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Sterelisation Of Young Women With Mental Disabilities

1762 words - 8 pages

Sterilisations of some young women with mental disabilities have been always involved legal debate and seen to be ethical issues. Recently in Australia, the Federal Disability Commissioner has been alarmed on the increasing numbers of disabled women and girls who are being sterilised. The Commissioner urges all the states and territories about the extent of the practice, where some parents approach medical practitioners about the possibility of sterilisation procedure of their disabled children without the authority of courts and tribunals (ABS News, 2012). This paper discusses the role of the court, parents and other stakeholders and explores some ethical issues in the purpose of the sterilisation of mentally handicap minors’ women. Knowing that sterilisation is irreparable, court orders emphasizes that parents or legal guardians who usually permit to medical procedures, not even the doctors but only the courts (Guardian and Administration Act, 1990). Moreover, it is proposed that sterilisation of mentally disabled women should not be allowed unless there is obvious reasons such pregnancy might place the life of patient in imminent danger and the sterilisation procedure must be the last option for the best interest of the child (Goldman & Quint, 1991).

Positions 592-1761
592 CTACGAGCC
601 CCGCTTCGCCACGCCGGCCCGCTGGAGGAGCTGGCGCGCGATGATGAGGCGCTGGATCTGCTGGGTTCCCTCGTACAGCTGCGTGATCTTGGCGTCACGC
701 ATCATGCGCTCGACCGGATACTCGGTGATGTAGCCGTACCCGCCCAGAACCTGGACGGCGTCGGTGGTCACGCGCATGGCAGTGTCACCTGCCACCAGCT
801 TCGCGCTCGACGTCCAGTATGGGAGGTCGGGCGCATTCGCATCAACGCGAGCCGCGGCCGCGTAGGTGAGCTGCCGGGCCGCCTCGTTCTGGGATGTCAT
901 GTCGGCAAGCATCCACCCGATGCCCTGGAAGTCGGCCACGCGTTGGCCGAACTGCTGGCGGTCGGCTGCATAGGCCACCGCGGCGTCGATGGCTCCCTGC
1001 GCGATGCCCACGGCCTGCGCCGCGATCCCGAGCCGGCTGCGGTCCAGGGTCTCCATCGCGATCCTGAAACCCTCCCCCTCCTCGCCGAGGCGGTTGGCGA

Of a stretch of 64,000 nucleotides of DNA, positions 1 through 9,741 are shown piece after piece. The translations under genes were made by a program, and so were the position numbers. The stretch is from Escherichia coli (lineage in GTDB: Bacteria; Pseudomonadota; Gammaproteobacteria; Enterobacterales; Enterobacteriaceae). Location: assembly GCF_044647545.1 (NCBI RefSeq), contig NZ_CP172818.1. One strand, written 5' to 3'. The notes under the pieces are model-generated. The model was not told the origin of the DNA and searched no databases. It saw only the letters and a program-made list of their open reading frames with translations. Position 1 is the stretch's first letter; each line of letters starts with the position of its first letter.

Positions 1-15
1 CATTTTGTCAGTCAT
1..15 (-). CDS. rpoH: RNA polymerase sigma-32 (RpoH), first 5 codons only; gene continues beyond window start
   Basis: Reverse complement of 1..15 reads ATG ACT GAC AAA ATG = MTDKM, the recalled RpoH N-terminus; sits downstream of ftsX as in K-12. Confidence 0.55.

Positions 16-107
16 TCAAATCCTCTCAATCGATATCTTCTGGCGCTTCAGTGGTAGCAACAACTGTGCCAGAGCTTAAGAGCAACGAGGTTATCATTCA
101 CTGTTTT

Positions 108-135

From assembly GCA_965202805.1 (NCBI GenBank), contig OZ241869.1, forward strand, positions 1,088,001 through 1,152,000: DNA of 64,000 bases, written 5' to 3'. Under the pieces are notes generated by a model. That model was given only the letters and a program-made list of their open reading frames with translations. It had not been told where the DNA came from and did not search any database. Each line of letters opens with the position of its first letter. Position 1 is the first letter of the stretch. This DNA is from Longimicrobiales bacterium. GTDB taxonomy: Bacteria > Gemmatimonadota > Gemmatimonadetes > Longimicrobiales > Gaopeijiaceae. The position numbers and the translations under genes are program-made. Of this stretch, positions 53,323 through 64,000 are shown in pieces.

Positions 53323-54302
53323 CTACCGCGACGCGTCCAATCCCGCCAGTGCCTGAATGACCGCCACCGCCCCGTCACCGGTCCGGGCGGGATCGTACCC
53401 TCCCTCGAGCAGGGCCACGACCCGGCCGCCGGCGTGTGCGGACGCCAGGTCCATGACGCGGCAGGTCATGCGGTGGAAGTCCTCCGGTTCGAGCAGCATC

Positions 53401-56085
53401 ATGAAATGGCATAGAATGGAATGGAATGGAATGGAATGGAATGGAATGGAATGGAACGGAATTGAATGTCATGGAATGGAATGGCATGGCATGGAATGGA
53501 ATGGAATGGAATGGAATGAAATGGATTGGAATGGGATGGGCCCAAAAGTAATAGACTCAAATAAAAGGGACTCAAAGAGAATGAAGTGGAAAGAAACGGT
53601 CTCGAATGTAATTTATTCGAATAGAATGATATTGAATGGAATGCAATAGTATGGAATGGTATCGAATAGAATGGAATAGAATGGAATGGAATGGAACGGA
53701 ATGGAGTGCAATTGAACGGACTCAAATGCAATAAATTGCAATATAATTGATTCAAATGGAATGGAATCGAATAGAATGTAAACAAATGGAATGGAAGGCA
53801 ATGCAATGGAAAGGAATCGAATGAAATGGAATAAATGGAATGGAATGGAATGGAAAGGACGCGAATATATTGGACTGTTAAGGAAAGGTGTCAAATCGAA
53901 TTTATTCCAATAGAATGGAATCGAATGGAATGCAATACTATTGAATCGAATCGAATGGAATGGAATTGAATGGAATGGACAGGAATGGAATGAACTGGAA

According to Blackwood (1991) sterilisation on disabled young women was an unusual practice based on the reason that was in their best welfare, they would not have to concern about menstruation, pregnancy, and the possibility of having disabled children in the future. Sterilisations among intellectually disabled women have started in the United States of America from 1920s to 1970s under the eugenics theory (Silver, 2003). During this era treatment and recognition of mentally disabled young women’s rights was different from the rest of the population (Goldhar, 1991). In 1927, Justice Holmes once said that three generations of imbeciles are enough (Buck v Bell, 274 US 200). However, in 1994 the philosophy in Australia under the Declaration on the Rights of Disabled Person stated that every disabled person should benefit the same rights as those normal citizens, whatever the origin, nature and seriousness of their disabilities (Council, 1994).
In 2003, Andrew and Barrett claims that numbers of medical misconduct have dramatically risen in Australia compared to other country because of current changes in the regulation of consent. According to Petersen (1992) consent is an important principle of any legal system that the highest respect is compensated to the moral standards of physical and personal integrity. The right to consent is originated in the ethical principle of autonomy (Petersen, 1992). New York Justice Cardozo believed that every human being with sounds of mind has a right to decide what shall be done on his own body and a doctor who conducts an operation without a client’s consent commits an assault, for which he is accountable in damages (Schloendorff v Society of New York...

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